Mariner Wealth Advisors, the Overland Park, Kan., behemoth RIA firm run by Marty Bicknell and boasting $43 billion in assets, has made a deal to buy AdvicePeriod, a $5.1 billion AUM firm founded in 2014 by industry veteran and serial entrepreneur Steve Lockshin.
Lockshin is a celebrity advisor and entrepreneur who was named by Barron’s as the top independent financial advisor in the country in 2011. In 1994, he founded the firm that would become Convergent Wealth Advisors and ran it for almost two decades until 2014. He’s since then been known for his career seeding and founding fintech firms. He was an early investor in such companies as Betterment (the robo-advisor), Advizr (the financial planning application), FA Match (an advisor recruiting platform), Quovo (an account aggregator later bought by Plaid) and Wealthbox (a client relationship management software firm). He’s also launched an automated estate planning platform called Vanilla (originally designed to be used at his RIA firm). He founded the AdvicePeriod in 2014 after his project Advizent, a planned cooperative of well-known RIAs, fell apart. Bicknell was also an early co-investor on many of the fintech start-ups.
AdvicePeriod, based in Los Angeles, has spent the last few years acquiring advisor teams for its roster, and reportedly gave them branding, compliance, marketing and tech support. The firm focuses on technology and providing family office services and tax planning for high-net-worth individuals. Lockshin’s refrain is that investment advice is now a cheap commodity, and that advisors only help by giving holistic advice—even on money and assets that aren’t under their purview. He’s also put his money where his mouth is by continually investing in new technological innovations like account aggregation that he says are going to upend the industry.
Mariner, founded in 2006, has been a voracious consolidator of wealth management firms for almost 10 years; the firm started in Overland Park, but spread across the country to offices in New York City, Chicago, Miami, San Francisco, Oklahoma City and St. Louis. The firm announced its 25th acquisition this month (Allegiant Private Advisors, a $1 billion firm in Sarasota, Fla.). Bicknell, the scion to a pizza fortune, spent most of the last decade buying firms out of his own pocket and from company cash flow (as well as playing angel investor to fintech firms), but this year, for the first time, Mariner announced that it had taken on a minority stake from a private equity firm, Leonard Green & Partners in Los Angeles, to help with its further expansion.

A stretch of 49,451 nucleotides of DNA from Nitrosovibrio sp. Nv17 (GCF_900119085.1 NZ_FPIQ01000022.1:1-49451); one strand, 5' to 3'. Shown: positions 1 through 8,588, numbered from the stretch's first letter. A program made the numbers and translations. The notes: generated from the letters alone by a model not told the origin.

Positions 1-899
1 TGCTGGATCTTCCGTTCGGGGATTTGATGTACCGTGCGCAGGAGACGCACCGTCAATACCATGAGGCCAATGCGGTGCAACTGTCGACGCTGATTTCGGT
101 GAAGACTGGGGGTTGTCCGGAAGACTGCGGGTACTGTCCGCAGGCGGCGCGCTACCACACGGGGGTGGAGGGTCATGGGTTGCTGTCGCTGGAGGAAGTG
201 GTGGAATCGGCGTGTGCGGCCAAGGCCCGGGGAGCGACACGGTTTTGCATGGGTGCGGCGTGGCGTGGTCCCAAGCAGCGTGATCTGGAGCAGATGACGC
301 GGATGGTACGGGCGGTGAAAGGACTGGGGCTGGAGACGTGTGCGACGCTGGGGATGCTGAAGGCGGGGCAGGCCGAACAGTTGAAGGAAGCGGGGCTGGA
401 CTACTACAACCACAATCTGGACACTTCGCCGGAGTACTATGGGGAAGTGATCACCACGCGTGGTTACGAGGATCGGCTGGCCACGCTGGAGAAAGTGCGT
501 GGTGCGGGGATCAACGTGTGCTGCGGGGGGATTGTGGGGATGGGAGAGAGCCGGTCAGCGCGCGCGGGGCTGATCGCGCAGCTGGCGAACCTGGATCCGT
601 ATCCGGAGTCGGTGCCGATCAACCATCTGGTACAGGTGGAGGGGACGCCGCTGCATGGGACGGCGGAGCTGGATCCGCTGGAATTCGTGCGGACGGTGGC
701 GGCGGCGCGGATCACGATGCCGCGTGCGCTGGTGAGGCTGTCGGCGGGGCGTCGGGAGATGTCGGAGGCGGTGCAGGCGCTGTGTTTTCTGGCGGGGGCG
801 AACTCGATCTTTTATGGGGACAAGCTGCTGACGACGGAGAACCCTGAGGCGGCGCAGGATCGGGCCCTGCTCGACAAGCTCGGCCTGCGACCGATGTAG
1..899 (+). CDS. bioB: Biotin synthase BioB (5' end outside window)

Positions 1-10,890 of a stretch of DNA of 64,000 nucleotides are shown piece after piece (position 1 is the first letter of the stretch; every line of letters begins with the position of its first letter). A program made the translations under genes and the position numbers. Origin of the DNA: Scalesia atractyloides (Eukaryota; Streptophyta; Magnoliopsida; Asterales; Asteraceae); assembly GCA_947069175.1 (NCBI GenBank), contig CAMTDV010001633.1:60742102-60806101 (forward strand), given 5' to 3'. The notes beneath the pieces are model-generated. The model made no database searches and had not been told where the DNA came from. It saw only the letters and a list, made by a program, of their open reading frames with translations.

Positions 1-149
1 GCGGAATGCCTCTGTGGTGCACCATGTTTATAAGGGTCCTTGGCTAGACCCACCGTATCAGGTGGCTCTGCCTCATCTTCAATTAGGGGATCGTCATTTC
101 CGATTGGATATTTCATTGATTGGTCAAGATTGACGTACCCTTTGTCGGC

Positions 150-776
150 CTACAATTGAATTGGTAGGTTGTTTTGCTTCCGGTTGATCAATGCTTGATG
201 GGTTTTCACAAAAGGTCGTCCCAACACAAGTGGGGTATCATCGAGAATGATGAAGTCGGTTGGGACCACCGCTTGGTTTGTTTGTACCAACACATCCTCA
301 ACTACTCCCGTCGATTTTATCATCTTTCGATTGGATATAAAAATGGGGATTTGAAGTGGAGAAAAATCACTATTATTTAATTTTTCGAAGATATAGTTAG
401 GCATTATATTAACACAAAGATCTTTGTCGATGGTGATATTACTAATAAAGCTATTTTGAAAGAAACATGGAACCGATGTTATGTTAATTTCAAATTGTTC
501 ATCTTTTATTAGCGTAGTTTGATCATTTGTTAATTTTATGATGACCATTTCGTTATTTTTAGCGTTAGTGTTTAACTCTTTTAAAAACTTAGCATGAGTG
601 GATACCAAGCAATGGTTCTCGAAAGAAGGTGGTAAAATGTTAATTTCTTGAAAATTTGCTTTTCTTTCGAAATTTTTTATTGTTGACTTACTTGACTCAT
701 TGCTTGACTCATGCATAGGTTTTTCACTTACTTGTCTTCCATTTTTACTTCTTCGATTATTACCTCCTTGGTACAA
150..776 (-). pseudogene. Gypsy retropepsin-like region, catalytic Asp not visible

There are many reasons that large M&A deals like this rule, and one of them is the huge margins these large RIAs provide to private equity firms.
Mariner and AdvicePeriod said that the way advisors work for them was also a consideration in their match.
“In addition to a more robust reach of capabilities, the acquisition of AdvicePeriod brings more choices to independent advisors looking to partner with a wealth advisory firm to help manage their business,” the companies said in their joint announcement. “Under Mariner Wealth Advisors’ Mariner Platform Solutions, advisors can assume a 1099 employment status with the firm, maintaining their own brand and business while getting support on the back end from a dependable partner. Additionally, AdvicePeriod for Advisors complements this feature, bringing advisors on as W-2 employees under the AdvicePeriod brand while giving them the mobility to synthetically own and run their business under a trusted industry name. With this addition, Mariner Wealth Advisors now has two solutions for advisors who want to own and control their business.”
Larry Roth, an M&A consultant for registered investment advisory firms and managing partner at RLR Strategic Partners, says that he knows Lockshin and Bicknell only by reputation, but says that these kinds of deals are likely driven by the need for RIAs to be able to spread more sophisticated services to clients leaving the wirehouses, specifically to ultra-high-net-worth clients that Advice Period serves.
“What Steve’s built is really catering to what a lot of other firms are trying to sort out: How do you help advisors run a business? How do you help them serve certain types of clients like high-net-worth individuals with sophisticated portfolios? … Marty’s firm is so large and successful that this would be a way to broaden their offering in a meaningful way.”
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